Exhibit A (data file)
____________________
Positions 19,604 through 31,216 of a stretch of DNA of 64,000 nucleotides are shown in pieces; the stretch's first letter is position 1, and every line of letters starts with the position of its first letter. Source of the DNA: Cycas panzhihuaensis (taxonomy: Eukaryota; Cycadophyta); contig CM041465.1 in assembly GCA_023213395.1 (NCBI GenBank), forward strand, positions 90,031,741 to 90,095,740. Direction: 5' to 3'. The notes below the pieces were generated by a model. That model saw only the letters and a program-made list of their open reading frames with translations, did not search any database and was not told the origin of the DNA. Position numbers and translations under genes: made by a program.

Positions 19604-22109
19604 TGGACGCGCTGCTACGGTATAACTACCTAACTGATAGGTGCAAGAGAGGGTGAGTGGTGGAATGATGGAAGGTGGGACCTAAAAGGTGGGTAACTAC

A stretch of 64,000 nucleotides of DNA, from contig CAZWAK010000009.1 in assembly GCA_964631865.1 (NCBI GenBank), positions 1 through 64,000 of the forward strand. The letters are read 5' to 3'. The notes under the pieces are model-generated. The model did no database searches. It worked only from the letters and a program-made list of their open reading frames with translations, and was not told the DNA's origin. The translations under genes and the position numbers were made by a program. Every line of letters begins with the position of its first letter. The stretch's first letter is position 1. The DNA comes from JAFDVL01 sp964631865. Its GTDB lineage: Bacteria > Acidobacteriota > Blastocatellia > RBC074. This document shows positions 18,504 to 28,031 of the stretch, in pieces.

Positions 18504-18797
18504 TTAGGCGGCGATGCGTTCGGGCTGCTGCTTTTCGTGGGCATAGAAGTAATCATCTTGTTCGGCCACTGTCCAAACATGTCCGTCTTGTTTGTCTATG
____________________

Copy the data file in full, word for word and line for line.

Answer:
Positions 19,604 through 31,216 of a stretch of DNA of 64,000 nucleotides are shown in pieces; the stretch's first letter is position 1, and every line of letters starts with the position of its first letter. Source of the DNA: Cycas panzhihuaensis (taxonomy: Eukaryota; Cycadophyta); contig CM041465.1 in assembly GCA_023213395.1 (NCBI GenBank), forward strand, positions 90,031,741 to 90,095,740. Direction: 5' to 3'. The notes below the pieces were generated by a model. That model saw only the letters and a program-made list of their open reading frames with translations, did not search any database and was not told the origin of the DNA. Position numbers and translations under genes: made by a program.

Positions 19604-22109
19604 TGGACGCGCTGCTACGGTATAACTACCTAACTGATAGGTGCAAGAGAGGGTGAGTGGTGGAATGATGGAAGGTGGGACCTAAAAGGTGGGTAACTAC

A stretch of 64,000 nucleotides of DNA, from contig CAZWAK010000009.1 in assembly GCA_964631865.1 (NCBI GenBank), positions 1 through 64,000 of the forward strand. The letters are read 5' to 3'. The notes under the pieces are model-generated. The model did no database searches. It worked only from the letters and a program-made list of their open reading frames with translations, and was not told the DNA's origin. The translations under genes and the position numbers were made by a program. Every line of letters begins with the position of its first letter. The stretch's first letter is position 1. The DNA comes from JAFDVL01 sp964631865. Its GTDB lineage: Bacteria > Acidobacteriota > Blastocatellia > RBC074. This document shows positions 18,504 to 28,031 of the stretch, in pieces.

Positions 18504-18797
18504 TTAGGCGGCGATGCGTTCGGGCTGCTGCTTTTCGTGGGCATAGAAGTAATCATCTTGTTCGGCCACTGTCCAAACATGTCCGTCTTGTTTGTCTATG